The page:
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The Daily Need

Should the deficit reduction ‘super-committee’ focus on jobs instead?

In a new and more confrontational tone, President Obama unveiled his proposals for roughly $3 trillion in federal savings over the next 10 years, insisting that the so-called Congressional “super-committee” tasked with cutting the deficit include tax hikes in its final package. Some policymakers, however, are proposing an even more inflammatory notion: Focus on jobs instead.

Sen. Jeff Merkley of Oregon first floated the notion in an interview with The Washington Post’s Greg Sargent last week. Merkley told Sargent he was afraid the deficit reduction committee would actually make unemployment worse, by withdrawing demand from the economy and taking even more money out of the pockets of business owners and consumers.

The notion arose out of an otherwise obscure policy debate going on in Washington at the moment: How to measure the savings generated by the Congressional super-committee. Some say the committee’s work should be judged against current law, or what’s on the books right now. Other says it should be judged against “current policy,” or what we can reasonably expect to be on the books over the next decade.

An example of how this works can be found in the debate over the Bush tax cuts. If you go by current law, the Bush tax cuts are set to expire at the end of 2012, so letting them expire doesn’t actually generate any new savings. However, if you go by current policy, you would count letting the tax cuts expire as new revenue, because the tax cuts are on the books right now (and likely to stay there if Republicans in Congress have anything to say about it).

Merkley is proposing a third, less conventional yardstick: Measure each of the super-committee’s proposals by how many jobs it would create or destroy. So, for example, the Bush tax cuts would get a price tag not in terms of how much savings it would generate ($3.6 trillion over 10 years, according to estimates) but how it might affect unemployment.

Multiple reports on the first round of economic stimulus have found that certain types of government spending — fiscal aid to states, investments in infrastructure, food stamps and middle-class tax cuts — saved or created millions of jobs. It stands to reason, then, that withdrawing that money from the economy might have the opposite effect.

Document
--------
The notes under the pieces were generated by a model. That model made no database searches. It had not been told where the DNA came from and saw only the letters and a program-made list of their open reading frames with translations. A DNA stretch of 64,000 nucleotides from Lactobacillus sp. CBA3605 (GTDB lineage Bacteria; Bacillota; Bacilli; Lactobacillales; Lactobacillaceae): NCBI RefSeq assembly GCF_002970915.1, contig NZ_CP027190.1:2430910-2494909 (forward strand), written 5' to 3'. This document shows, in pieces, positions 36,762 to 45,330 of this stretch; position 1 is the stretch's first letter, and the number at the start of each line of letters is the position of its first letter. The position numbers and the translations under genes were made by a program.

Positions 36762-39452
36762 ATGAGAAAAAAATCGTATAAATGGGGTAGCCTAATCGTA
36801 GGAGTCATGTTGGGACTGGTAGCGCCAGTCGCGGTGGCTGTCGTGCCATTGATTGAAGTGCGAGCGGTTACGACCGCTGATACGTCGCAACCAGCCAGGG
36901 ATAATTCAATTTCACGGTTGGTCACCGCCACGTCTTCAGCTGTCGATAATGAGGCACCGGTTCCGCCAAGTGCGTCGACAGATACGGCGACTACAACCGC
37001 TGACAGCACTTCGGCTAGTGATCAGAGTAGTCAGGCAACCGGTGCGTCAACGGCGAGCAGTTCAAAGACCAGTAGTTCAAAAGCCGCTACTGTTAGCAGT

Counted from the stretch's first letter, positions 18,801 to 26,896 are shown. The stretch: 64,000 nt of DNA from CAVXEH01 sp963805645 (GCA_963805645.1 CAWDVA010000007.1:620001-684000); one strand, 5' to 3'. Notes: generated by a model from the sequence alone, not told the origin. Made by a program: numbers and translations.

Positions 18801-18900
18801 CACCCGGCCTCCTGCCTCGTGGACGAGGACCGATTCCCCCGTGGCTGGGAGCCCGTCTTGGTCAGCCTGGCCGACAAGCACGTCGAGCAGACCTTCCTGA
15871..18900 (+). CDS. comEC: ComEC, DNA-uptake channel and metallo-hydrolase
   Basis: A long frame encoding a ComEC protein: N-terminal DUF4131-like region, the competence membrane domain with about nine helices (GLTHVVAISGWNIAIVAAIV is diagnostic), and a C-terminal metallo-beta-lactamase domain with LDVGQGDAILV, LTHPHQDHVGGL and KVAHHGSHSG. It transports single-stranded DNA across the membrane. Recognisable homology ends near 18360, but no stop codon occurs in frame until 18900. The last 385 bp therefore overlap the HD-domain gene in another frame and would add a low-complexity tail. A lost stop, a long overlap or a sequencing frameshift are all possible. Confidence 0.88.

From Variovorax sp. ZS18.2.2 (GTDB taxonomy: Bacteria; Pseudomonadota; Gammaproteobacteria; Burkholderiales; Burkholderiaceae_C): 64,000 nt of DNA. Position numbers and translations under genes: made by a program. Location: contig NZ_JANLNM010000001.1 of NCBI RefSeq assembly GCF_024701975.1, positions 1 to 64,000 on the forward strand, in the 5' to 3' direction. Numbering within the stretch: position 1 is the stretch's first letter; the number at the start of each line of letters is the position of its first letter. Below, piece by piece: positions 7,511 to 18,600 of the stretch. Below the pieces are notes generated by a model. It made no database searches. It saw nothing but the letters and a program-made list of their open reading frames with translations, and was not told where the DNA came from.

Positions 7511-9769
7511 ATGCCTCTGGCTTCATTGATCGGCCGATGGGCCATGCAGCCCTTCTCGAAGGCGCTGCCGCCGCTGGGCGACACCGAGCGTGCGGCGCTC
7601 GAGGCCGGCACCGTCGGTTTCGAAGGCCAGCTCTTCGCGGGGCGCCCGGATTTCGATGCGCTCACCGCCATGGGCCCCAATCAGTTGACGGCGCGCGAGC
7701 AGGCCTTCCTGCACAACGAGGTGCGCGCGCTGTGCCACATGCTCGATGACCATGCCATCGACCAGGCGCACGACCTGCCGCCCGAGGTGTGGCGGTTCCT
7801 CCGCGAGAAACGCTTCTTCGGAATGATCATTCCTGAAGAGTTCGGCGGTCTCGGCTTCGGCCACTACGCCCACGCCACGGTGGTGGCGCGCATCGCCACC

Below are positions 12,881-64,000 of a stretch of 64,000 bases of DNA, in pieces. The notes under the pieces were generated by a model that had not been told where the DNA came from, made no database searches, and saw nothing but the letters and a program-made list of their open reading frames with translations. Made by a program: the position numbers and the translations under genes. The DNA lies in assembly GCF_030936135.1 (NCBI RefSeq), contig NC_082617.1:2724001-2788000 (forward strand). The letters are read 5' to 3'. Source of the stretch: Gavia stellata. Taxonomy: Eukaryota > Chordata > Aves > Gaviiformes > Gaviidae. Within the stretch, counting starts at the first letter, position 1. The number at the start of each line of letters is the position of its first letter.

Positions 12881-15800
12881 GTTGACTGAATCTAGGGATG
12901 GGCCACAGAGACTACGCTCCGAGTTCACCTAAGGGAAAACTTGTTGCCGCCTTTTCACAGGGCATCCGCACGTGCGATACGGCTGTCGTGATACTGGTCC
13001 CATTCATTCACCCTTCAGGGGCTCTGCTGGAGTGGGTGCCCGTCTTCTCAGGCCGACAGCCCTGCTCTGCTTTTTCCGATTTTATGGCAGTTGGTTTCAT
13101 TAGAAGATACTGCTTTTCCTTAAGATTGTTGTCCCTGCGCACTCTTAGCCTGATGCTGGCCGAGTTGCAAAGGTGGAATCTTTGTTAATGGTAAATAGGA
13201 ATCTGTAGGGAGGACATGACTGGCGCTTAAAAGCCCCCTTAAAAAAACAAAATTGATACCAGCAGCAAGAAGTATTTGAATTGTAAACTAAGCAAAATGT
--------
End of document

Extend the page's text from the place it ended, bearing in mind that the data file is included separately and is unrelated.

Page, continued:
“This will keep their feet to the fire and avoid a situation where their plan drives us into a deep recession or a depression,” Merkley told Sargent in describing his proposal. “We must not repeat the mistakes of Europe, where austerity has driven the economy further into the ditch rather than pulling it out.”

The Merkley approach may sound unconventional, but it’s been done before. All it takes is a request from Congress to the Congressional Budget Office. Some analysts, however, are proposing an even more inflammatory notion: The deficit reduction committee should not only measure its work against the unemployment numbers but actually include short-term deficit spending as part of its final package.

Demand-side analysts say austerity will only make the situation worse. Instead, they’re advocating deeper long-term cuts to health care programs like Medicare, paired with short-term deficit spending on projects like school construction. In essence, that’s what Obama is proposing, pairing his nearly $500 billion “American Jobs Act” with $3 trillion in savings that includes cuts from Medicare.

The entirety of the $500 billion in short-term spending proposed by Obama seems unlikely to pass, however, if it’s put to a full vote of the Congress. So some analysts are instead suggesting that the deficit reduction committee include some of those proposals in its final package, presenting the deal to the Congress as an all-or-nothing combination of long-term cuts and stimulus spending.

Such a proposal would likely score well on Merkley’s job-creation yardstick. Whether it actually has any chance of becoming law, however, is another question. “You would hope for the committee to provide some added deficits in the short run, made up by bigger reductions in the long run,” Chad Stone, the chief economist at the Center on Budget and Policy Priorities, said in an interview. “Now that’s pie in the sky.”